The irrigation schemes in the region hardly account for one-tenth of the cultivable area in the region. The region does not have at least one industry that can provide 10,000 jobs. Perhaps, the only cottage industry that provides employment to a large number of people is factionism patronised by politicians who thrive on the unemployment in the region.

As observed in the editorial , ‘Industrialise Rayalaseema,’ dated January 7, 2016, the region is endowed by nature with valuable minerals including barytes, iron ore, gold, diamonds, lime stone , asbestos, quartz, mica, copper, china clay , granite, dolomite, uranium. Besides, the region has large presence of highly valued red sanders.

Such an abundant availability of minerals should have ensured massive industrialisation through value addition. Such a development would have ushered in impressive employment opportunities for the youth of the region who need not have fallen prey to the decades of faction politics. But, the precious mineral wealth is appropriated by the faction mafia actively aided and abetted by politicians of all hues to the detriment of this region.

The utter neglect of Rayalaseema is illustrated by the fact that this region hardly had any worthwhile addition to the rail network since independence. Rail connectivity is vital for promoting industrialisation which appears to be the main input for development due the backward agriculture haunted by acute water scarcity.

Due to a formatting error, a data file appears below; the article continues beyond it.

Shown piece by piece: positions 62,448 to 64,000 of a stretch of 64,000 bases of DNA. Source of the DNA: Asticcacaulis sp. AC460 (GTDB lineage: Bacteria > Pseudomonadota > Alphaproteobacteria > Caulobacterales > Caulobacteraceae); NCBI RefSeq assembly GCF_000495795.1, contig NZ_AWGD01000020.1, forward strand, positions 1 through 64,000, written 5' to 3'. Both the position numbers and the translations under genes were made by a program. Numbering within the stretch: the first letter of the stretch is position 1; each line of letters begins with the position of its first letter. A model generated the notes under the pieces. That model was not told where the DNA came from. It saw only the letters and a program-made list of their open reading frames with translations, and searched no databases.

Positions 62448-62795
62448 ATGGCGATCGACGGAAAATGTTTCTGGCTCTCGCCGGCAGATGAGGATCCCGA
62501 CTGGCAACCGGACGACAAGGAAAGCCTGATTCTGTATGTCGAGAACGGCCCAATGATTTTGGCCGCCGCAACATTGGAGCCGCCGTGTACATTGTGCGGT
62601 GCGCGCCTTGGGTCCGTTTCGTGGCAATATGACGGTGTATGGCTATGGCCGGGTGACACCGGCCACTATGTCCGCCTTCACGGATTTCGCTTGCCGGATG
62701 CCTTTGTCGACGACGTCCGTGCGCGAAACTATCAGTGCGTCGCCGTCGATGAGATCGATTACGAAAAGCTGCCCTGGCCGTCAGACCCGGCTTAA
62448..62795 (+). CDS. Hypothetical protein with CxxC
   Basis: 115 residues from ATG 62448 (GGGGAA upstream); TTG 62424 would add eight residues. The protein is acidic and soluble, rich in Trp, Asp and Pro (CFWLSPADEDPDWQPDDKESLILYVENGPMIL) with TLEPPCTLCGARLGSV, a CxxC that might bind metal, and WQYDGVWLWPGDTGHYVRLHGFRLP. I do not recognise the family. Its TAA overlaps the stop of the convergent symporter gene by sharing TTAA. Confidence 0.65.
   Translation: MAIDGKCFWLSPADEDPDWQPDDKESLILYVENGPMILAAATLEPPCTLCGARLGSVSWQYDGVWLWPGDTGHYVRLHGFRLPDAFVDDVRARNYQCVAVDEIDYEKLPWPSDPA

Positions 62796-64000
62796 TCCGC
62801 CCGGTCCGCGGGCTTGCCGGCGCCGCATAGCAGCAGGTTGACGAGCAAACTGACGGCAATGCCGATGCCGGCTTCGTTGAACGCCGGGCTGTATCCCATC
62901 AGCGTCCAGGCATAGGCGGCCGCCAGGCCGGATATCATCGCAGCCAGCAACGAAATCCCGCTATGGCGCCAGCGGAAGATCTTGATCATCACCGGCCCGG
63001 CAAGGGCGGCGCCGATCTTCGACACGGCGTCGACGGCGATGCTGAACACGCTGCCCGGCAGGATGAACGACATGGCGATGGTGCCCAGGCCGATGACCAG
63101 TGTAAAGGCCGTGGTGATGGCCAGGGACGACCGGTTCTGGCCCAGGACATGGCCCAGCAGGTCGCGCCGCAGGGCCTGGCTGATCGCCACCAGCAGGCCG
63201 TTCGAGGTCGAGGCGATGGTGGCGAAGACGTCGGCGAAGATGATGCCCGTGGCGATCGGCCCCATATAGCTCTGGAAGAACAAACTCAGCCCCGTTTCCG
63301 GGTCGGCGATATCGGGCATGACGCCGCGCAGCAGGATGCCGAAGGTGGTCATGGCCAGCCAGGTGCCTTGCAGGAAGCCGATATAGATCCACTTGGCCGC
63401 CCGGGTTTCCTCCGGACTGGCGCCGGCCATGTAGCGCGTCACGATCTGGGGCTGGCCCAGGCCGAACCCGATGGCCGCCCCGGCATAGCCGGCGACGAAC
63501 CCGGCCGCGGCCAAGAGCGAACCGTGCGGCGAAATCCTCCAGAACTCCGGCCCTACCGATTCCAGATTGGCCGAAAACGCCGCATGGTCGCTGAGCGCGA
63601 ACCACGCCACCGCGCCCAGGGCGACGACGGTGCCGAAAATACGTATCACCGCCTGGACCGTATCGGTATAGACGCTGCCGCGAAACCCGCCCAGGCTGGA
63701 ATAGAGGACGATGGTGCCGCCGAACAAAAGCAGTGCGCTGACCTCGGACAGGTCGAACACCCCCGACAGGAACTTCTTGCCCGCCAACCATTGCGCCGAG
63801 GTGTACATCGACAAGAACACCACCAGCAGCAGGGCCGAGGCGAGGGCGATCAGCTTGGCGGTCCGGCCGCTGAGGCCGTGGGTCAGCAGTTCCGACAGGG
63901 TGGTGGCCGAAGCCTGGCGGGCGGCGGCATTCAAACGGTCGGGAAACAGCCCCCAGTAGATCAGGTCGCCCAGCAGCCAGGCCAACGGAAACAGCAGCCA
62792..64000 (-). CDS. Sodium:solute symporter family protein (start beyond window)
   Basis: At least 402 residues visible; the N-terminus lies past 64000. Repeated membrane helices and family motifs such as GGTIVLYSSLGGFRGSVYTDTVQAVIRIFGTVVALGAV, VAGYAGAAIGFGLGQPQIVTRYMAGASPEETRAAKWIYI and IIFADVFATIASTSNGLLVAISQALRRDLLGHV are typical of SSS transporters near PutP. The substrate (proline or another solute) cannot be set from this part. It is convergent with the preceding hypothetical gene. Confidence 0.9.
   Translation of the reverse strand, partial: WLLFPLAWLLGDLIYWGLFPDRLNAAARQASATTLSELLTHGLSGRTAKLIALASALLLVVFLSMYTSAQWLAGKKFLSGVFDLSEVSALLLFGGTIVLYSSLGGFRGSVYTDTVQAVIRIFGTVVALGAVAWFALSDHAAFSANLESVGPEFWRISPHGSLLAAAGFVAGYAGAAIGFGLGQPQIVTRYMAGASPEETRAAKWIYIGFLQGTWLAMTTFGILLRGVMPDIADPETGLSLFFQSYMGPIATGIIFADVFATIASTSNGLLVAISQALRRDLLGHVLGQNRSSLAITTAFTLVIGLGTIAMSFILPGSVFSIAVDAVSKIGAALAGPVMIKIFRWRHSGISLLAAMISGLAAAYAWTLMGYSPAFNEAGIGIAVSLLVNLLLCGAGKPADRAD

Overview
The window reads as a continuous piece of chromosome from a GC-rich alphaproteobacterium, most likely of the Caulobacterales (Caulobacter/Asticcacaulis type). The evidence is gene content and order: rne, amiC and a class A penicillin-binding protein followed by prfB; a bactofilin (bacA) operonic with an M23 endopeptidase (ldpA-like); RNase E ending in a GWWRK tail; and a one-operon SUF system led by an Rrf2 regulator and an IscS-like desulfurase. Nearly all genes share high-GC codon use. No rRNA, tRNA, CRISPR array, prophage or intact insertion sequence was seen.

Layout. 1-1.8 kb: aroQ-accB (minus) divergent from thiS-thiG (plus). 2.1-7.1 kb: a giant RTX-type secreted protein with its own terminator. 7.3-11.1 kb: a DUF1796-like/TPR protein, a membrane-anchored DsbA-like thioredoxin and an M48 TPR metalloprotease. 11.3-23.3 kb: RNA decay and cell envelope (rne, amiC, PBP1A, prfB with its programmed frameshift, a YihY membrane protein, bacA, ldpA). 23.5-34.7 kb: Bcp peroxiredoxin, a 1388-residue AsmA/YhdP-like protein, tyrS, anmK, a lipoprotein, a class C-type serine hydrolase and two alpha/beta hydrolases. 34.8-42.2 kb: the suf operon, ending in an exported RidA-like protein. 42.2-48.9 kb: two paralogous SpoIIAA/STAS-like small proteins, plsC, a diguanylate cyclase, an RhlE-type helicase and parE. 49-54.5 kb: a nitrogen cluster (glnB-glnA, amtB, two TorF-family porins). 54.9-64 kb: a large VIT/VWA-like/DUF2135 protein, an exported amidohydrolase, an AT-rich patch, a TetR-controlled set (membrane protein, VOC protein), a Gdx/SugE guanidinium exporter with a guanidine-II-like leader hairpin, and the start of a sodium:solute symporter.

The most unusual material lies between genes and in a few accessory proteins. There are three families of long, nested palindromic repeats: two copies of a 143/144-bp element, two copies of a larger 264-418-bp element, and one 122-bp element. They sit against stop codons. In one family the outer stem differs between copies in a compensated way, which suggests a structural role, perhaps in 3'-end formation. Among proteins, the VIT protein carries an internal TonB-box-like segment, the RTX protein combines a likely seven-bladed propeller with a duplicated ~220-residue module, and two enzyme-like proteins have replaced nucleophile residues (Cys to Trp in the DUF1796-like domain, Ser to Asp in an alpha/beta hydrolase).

Not just a big industry or a major rail network, the Rayalaseema region has not seen any significant development in irrigation potential since independence. There is not a single major irrigation project that serves the requirements of this water-starved region to any reasonable extent.

Agriculture is largely rain-fed, though the region is one among the lowest rainfall regions of the country. This renders Rayalaseema agriculture unsustainable and unremunerative. With agriculture offering no surpluses, the demand for industrial goods and services is also constrained, limiting overall demand-driven development.

Despite Indian Council of Agricultural Research (ICAR) suggesting alternate agricultural patterns like cluster beans cultivation, especially in districts like Anantapur known for lowest rainfalls, any significant effort still eludes the region. The average rainfall in Rayalaseema is little over 600 mm whereas it is below 600 mm in Anantapur.